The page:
CLS Bank and its technology partner, IBM, have completed the first of five intermediate testing stages before the launch of the Federal Reserve-regulated, bank-owned financial utility.
Upon going live, CLS Bank will intermediate the bulk of the world's foreign exchange transactions. Globally, foreign exchange reaches an estimated average daily turnover of $1.2 trillion, according to the Bank for International Settlements.
CLS, or continuous linked settlement, promises to mitigate the risk that one side to a foreign exchange transaction receives funds from its counterparty and then finds itself unable to reciprocate. Under CLS, both sides to the transaction will have to pay in their side to a trade before either receives funds. (See Cover Story, November 2001 BS&T.)
CLS Bank will initially settle payment instructions in seven major currencies (U.S. dollar, Japanese yen, euro, British pound, Swiss franc, Canadian dollar and Australian dollar). In addition, the currencies of Denmark, Norway, Singapore and Sweden became eligible for inclusion last October.
Originally scheduled to go live two years ago, CLS Bank is undergoing rigorous performance testing, executives say. "Whilst it has gone remarkably well and no one has ever been here before, we are erring on the side of caution," said Jeffrey Manton, a spokesman to New York-based CLS Bank. "The criteria will not be compromised."
Yet the long delay has resulted in the loss of programmers as well as bank executives. "You have turnover-the person who was originally the CLS project manager, and who lived and breathed this stuff every day. After a year or two you bring in another," said G.M. Stetter, executive vice president of strategic planning and corporate marketing at Fundtech, Jersey City, N.J. "Any project that goes on that long starts to lose energy and momentum."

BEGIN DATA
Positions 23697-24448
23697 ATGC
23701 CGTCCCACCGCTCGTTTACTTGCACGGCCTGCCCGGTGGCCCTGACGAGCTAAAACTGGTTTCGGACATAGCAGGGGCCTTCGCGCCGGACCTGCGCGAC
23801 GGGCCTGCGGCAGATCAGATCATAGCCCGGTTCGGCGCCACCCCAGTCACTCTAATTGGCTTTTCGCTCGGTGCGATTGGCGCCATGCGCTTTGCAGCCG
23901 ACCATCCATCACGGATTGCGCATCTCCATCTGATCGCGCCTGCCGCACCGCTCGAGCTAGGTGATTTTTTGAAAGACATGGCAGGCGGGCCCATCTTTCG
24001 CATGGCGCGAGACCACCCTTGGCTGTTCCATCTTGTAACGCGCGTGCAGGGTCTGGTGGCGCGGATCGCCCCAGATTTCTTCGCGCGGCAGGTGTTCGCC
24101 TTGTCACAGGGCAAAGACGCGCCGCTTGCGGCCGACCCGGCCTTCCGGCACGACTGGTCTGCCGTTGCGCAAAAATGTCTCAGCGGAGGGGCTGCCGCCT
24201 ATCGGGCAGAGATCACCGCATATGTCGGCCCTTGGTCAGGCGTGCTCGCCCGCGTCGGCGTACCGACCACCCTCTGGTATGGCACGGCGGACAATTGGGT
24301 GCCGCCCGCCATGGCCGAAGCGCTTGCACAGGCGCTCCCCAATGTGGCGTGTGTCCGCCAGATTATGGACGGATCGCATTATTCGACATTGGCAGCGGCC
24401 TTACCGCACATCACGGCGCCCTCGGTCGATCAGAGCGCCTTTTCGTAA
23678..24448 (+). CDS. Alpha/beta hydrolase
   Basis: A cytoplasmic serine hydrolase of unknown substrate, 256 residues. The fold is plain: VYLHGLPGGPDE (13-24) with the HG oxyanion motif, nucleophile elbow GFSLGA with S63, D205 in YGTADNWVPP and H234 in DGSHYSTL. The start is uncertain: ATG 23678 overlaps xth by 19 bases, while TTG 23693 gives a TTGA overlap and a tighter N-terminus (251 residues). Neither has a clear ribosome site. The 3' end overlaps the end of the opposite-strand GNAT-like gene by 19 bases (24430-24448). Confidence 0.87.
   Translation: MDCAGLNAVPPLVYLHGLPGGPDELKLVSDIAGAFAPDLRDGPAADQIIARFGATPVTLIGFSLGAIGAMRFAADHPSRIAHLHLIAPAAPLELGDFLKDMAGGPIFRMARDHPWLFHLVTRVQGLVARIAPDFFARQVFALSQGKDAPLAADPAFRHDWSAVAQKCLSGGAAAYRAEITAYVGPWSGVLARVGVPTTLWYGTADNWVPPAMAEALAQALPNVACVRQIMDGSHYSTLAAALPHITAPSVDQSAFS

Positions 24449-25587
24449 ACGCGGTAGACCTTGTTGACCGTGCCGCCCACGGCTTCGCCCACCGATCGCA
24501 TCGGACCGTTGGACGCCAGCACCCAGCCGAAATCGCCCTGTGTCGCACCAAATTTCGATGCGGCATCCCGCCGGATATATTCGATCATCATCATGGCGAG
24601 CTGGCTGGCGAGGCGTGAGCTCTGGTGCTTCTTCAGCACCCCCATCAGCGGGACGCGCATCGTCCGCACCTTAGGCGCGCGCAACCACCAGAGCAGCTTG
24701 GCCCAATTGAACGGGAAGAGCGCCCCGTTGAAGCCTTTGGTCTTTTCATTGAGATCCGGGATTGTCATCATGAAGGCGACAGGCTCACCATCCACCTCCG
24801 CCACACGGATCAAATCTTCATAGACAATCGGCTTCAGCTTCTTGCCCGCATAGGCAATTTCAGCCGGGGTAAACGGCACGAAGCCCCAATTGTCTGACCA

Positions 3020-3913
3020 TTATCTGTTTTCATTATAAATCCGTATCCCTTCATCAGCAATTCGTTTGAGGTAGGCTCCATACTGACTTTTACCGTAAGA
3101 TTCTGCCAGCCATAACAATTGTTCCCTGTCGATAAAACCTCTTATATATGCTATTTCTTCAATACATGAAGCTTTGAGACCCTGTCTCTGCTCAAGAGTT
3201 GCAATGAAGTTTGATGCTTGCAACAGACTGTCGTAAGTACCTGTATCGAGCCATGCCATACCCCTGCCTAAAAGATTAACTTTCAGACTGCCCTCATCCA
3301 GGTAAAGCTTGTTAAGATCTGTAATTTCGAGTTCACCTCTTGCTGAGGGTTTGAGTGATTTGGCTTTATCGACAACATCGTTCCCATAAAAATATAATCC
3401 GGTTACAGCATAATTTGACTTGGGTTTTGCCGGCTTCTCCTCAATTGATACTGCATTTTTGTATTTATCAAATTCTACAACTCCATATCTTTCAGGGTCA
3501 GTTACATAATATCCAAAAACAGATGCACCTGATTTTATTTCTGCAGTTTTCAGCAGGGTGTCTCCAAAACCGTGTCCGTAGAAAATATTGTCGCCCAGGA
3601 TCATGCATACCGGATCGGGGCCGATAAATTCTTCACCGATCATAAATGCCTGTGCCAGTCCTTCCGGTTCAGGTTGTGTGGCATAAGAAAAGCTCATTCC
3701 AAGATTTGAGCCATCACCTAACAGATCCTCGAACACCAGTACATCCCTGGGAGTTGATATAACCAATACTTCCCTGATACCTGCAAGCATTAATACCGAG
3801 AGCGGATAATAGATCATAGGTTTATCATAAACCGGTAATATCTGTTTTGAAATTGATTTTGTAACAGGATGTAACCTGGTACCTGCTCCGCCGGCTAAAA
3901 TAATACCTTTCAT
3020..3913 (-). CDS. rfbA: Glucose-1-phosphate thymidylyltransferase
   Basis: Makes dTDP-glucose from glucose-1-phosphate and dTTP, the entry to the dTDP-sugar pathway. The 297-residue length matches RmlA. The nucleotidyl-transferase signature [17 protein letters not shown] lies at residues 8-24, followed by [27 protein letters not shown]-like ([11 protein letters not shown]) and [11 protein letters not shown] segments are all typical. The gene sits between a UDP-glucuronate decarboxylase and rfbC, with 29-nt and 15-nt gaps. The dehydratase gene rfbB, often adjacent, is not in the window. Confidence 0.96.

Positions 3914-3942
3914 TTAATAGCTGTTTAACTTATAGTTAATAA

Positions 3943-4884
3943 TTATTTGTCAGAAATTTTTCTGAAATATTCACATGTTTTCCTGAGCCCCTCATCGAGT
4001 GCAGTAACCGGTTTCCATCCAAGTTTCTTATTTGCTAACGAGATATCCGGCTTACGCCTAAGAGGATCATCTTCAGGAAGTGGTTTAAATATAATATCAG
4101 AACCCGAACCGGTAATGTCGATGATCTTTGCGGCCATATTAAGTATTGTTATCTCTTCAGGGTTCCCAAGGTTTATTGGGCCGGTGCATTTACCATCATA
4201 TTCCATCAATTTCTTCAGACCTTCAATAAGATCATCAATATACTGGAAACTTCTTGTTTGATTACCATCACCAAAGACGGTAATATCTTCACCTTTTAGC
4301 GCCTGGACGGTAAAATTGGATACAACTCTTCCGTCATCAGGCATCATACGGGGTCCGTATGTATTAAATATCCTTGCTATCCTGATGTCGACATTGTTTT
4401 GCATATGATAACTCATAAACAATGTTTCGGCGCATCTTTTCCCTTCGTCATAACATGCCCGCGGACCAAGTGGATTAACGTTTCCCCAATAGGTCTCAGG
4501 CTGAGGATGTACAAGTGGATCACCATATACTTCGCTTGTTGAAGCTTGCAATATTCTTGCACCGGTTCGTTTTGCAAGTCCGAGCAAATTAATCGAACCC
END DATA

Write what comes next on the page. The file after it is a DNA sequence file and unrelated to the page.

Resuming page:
In early 2001, a new management team at CLS Bank imparted its renewed sense of mission to IBM, which in turn committed additional technical resources. "IBM literally put hundreds of people on the project," said Manton. As a result of these efforts, CLS Bank appears to be finally getting off the ground.
The first testing stage brought the core system to agreed-upon scalability and volume levels. Nine banks participated in the pilot. The second stage, which involves systems integration testing, is now underway. "We have 11 of our pilot shareholders linked for the first time with six of the central banks' real-time gross settlement (RTGS) test systems, actually handling settlement and payments to the CLS timeline," said Manton.
The third stage, an end-to-end trial, will involve real trades using real money, albeit in small amounts. "This is where CLS Bank has to prove to the Federal Reserve CLS' primary regulator that we are fit," said Manton. "It has to be proven it can handle scalability, volume, contingencies, a normal day and an abnormal day."
In the fourth stage, the approximately 70 shareholder banks will get a similar chance to prove that their systems are ready. By doing so, they can become CLS members as well as owners. "We've already had 43 of them up on our member testing system," said Manton. Several banks, including investment banks and smaller institutions, have chosen to sit out the opening round, observers say, because they don't expect to have the FX volume to justify becoming member banks.
The fifth and final stage will be a "controlled, unscripted, live" round of testing, involving an estimated 30 to 40 CLS member banks. By the end of the year, CLS Bank also hopes to include third party transactions in the mix, allowing member banks to ensure that their customers' systems are ready to fully participate in a new, reduced-risk trading environment.
A successful, global launch in 2002 would be great news for the banking community. "We're all hoping that the testing stays consistent, so that there's no major change at the eleventh hour," said Fundtech's Stetter.
Indeed, the terrorist threat to the financial community has made safe settlement more important than ever. Without a system such as CLS, counterparties to a financial institution under attack might hold off from making any payments out of uncertainty as to whether the trade would go through. "If you had CLS there, you could still continue making payments," said Manton. "If the other side can't pay, you get your principal back." (The term "principal" refers to the money held in a bank account at a central bank, as CLS Bank only holds instructions on the scheduled movement of funds rather than the funds themselves.)